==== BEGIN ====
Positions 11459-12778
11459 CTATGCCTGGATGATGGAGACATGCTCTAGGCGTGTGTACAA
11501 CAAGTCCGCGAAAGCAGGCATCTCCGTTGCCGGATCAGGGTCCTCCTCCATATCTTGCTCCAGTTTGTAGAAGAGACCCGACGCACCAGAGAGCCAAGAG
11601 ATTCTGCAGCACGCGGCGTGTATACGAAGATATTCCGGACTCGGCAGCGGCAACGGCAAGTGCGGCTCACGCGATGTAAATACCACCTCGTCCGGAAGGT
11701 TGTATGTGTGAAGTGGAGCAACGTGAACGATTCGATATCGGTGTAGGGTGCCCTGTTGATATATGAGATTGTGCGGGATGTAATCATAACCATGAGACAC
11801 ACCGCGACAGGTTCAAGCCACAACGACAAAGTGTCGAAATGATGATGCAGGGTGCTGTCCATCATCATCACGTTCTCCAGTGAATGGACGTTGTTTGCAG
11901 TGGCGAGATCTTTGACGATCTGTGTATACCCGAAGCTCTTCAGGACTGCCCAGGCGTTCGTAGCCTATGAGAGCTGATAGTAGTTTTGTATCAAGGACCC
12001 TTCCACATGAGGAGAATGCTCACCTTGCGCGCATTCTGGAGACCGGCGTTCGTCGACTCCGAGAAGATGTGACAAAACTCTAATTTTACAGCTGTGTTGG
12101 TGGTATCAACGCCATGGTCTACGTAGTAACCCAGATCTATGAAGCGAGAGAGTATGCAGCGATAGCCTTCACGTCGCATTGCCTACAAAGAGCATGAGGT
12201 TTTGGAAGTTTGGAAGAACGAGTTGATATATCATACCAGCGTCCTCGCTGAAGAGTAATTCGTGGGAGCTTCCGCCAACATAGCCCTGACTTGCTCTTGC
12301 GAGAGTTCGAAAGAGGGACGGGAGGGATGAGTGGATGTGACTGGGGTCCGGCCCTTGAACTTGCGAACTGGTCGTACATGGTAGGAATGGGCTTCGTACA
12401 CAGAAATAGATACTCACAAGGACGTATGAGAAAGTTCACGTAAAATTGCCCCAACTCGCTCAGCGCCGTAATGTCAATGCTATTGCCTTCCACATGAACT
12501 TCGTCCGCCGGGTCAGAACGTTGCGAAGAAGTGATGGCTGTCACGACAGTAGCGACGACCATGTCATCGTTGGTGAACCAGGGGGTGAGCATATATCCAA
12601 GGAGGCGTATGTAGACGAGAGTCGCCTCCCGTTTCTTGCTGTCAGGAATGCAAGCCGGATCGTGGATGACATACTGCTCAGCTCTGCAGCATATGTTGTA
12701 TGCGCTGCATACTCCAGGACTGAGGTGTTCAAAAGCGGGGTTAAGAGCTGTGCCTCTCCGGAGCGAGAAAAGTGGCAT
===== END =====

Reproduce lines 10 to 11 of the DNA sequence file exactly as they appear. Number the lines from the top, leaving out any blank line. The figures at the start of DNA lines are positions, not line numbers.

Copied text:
12201 TTTGGAAGTTTGGAAGAACGAGTTGATATATCATACCAGCGTCCTCGCTGAAGAGTAATTCGTGGGAGCTTCCGCCAACATAGCCCTGACTTGCTCTTGC
12301 GAGAGTTCGAAAGAGGGACGGGAGGGATGAGTGGATGTGACTGGGGTCCGGCCCTTGAACTTGCGAACTGGTCGTACATGGTAGGAATGGGCTTCGTACA